Midsummer in Sweden – perhaps in all the Nordic countries – is a celebration of nature and the outdoors, with cultural and nationalist additions. Just as with the Queen’s Birthday in Britain, there’s an actual date and an official one. This year, the disparity between the dates was at it’s greatest. In the northern hemisphere, the shortest night of 2021 was between Sunday 20th and Monday 21st June. This year in Sweden, Midsummer Day, officially, was Saturday 26th June.
Yet Midsummer Day is really irrelevant in Sweden. The relevant day, the one you’ll see identified in diaries, official document, in all the media – the day etched into Swedish souls – is Midsummer Eve. This day is not a holiday (though some workplaces will work shorter hours). But it is the traditional day for party, party, party. The day when a very large number of Swedes celebrate by drinking themselves into a stupor.
It is always celebrated officially on the Friday that falls between the 19th and 25th June. And it’s on a Friday, of course, so everyone will have a whole weekend in which to sober up.
Not everybody in Sweden drinks. Not everyone gets legless at Midsummer. Years ago I had to travel by train from the north of Sweden to Stockholm, and on across the country to Copenhagen. The train was almost empty. I chatted with the ticket inspector aboard and he told me Midsummer Eve was the best day to travel and the most relaxing day to work. Though the trains still had to run, most Swedes would be home or out in “the nature”, not taking a train anywhere.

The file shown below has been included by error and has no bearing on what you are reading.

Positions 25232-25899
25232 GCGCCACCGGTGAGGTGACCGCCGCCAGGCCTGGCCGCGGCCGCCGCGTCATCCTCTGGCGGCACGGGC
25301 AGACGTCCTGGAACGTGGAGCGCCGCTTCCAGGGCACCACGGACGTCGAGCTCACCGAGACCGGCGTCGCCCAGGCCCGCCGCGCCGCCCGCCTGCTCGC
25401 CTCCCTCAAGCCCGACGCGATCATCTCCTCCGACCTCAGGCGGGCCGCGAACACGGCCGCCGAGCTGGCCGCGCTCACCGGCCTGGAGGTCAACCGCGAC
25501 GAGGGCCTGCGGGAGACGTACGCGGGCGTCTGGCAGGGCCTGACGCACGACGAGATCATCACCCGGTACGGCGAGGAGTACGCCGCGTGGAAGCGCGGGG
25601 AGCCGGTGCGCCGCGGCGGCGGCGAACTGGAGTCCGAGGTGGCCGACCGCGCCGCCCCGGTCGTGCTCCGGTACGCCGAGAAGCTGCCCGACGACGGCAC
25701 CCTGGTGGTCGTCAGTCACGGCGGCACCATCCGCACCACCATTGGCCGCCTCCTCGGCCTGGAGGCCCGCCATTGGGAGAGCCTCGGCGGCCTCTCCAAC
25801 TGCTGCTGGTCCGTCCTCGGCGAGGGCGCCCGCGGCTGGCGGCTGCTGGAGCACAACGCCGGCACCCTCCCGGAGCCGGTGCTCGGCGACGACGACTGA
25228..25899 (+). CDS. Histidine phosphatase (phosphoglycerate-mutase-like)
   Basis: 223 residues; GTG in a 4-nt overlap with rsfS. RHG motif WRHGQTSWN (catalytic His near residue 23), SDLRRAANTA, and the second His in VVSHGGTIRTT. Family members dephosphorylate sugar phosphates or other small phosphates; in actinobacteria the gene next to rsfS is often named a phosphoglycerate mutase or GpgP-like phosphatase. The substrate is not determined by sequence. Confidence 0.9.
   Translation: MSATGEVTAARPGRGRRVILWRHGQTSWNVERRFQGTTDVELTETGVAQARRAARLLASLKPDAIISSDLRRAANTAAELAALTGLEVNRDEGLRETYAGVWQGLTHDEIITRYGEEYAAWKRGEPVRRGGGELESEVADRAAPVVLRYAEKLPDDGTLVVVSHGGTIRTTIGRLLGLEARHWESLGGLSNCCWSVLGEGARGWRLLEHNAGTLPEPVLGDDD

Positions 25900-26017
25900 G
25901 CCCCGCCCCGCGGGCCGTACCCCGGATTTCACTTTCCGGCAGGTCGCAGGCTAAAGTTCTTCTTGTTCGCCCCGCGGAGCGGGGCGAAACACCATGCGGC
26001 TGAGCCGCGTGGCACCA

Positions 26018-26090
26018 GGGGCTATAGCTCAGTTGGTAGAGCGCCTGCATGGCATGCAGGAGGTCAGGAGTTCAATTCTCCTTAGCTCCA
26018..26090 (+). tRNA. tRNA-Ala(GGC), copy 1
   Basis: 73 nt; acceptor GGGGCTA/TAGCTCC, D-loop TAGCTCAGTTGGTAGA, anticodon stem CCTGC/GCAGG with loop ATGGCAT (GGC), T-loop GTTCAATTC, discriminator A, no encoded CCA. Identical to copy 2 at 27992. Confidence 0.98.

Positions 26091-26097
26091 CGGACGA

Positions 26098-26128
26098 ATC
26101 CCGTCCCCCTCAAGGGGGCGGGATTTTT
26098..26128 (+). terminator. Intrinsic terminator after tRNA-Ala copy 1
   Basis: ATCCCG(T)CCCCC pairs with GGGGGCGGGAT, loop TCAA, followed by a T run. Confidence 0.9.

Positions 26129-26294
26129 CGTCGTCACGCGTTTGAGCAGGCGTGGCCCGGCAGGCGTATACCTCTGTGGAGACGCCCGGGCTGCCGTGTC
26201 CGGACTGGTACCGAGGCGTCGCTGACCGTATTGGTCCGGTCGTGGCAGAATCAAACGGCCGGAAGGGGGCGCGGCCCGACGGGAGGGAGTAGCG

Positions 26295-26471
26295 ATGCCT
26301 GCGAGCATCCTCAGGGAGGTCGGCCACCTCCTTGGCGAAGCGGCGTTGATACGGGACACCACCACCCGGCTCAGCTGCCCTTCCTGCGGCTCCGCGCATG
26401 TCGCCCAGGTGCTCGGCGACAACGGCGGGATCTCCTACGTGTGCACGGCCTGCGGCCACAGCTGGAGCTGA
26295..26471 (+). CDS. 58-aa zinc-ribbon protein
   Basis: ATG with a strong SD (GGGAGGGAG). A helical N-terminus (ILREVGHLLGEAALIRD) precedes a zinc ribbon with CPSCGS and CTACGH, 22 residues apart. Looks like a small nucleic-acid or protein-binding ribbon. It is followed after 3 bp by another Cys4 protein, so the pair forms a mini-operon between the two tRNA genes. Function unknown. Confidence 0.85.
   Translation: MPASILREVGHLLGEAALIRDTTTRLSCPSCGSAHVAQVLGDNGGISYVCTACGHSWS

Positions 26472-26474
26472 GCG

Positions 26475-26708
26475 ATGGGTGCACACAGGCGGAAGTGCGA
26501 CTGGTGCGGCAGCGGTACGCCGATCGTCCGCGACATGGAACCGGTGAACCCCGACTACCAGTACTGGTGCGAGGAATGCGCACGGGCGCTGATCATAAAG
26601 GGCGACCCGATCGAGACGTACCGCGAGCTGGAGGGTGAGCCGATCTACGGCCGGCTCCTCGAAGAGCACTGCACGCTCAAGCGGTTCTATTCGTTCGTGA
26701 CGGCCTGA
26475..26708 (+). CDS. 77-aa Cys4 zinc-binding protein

This Midsummer, this June, we are still under the shadow cast by Covid, but it’s lifting. The sun is breaking through. Mrs SC and I are both double vaccinated now, with all the protection Pfizer can afford. We felt we could risk joining some of her family to celebrate out by the sea. I’m not going to share pictures of the celebration. (I will admit to drinking myself, and probably more than I have done for months, but I stuck to wine and didn’t knock it back.) Instead here are some nature shots, mostly taken on the pearl-grey morning of Midsummer Day.
I hope you all, dear readers, were able to enjoy your Midsummer – those of you who celebrate it. And those of you who don’t, well, I hope you been able simply to enjoy June.
Remember, it’s all downhill to winter now.